“What happened is, a lot of that stuff didn’t get built,” Voyles said. “When I see plans like the one advanced at 1117 [Perimeter Center West], I chuckle, because if you live long enough, you see these things come around again.”

That goes for Seven Oaks, too. The firm’s new 350,000-square-foot tower is the latest addition to a 1.8 million-square-foot complex—on a site originally zoned in 1988 for 3.5 million square feet.  “So 28 years later, we’ve only built out half the zoned density,” Voyles said.

The office market boom
But Charlie Brown, the developer proposing Dunwoody Crown Towers off Ashford-Dunwoody Road, said he isn’t concerned.

“We’re in a very dynamic area. Dunwoody, Brookhaven and Sandy Springs really don’t cause me any problem,” Brown said. “The amount of office space need is finite, there’s no doubt about it. However, if we put the best product on the market in the best place, I don’t see any problem.”

There’s no question that the metro Atlanta office market is booming and a big driver in local tower plans, even though most include mixed uses. Local office vacancy rates are under 10 percent, Voyles said, and Cox Communications’ new Dunwoody tower was the biggest metro Atlanta office building to open last year, according to a report from the real estate investment firm Colliers International.

Atlanta’s average office rents are the highest since 2008, that report says, and the total amount of newly leased office space hit a 15-year high. But that figure was 4.8 million square feet for all of metro Atlanta—just a little more than proposed to be built in Dunwoody alone—and includes new leases in existing buildings.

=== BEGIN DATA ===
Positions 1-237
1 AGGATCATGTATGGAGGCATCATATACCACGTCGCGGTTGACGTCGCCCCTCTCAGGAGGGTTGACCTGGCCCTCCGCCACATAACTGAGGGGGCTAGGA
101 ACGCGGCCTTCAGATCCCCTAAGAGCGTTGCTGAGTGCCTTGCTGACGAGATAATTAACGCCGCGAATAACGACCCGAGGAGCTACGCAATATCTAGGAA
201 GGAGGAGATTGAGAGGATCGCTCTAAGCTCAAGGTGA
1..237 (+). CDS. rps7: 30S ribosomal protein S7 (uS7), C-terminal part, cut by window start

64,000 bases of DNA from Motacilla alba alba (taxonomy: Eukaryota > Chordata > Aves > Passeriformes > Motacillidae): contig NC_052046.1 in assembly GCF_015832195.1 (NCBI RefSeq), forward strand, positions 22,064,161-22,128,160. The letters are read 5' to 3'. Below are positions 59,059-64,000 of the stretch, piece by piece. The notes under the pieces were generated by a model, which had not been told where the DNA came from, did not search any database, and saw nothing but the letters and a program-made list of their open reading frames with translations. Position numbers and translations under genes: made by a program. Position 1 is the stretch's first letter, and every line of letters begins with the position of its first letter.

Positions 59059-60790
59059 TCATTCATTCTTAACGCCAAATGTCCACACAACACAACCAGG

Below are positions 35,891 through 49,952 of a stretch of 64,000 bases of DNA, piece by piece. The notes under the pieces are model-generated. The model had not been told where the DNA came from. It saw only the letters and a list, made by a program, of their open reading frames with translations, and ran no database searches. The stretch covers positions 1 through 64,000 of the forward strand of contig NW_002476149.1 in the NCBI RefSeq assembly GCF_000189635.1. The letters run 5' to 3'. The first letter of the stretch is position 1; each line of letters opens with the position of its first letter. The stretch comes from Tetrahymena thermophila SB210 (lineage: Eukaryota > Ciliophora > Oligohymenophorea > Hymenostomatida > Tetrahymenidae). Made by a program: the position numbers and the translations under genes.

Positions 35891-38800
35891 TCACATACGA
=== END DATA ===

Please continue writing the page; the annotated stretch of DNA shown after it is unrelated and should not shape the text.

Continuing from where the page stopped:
A similar lesson in new office demand can be seen south of Perimeter Center in Buckhead. The total amount of rentable office space in that neighborhood is about 21.1 million square feet—a figure that has stayed basically unchanged since at least 2011, according to Buckhead Coalition data.

‘Shock and awe’ or ‘flip and sell’
So why would developers propose such enormous plans that go well beyond current and projected demand? Sobel said it’s a “run on the bank” to see who can be first to build the handful of towers that will fill the demand. Voyles suggested other possibilities as well.

“One of the old negotiating rules is, go in and ask for twice what you need and use shock and awe…and maybe get half of what you ask for,” said Voyles, quickly adding that Seven Oaks avoids that tactic. “They’re either trying to do the shock-and-awe—come in [for review] and expect to get less. Or they’re trying to increase the value of the land to flip out of it…[and] sell it because it’s got more density [approved] on it, which is an old game they used to play in Atlanta.”

A final possible motive behind the skyscraper plans, Voyles said: “This is really what [the developers] want to do.”

Charlie Brown said he’s sure he’ll be the developer whose plan works out.

“If we keep the pot boiling, I’ll get my cup of my soup, and this area is particularly easy to keep the pot boiling,” Brown said. “This area has good people, good government and good transportation, and that is hard to beat.”

Dyana Bagby contributed to this story.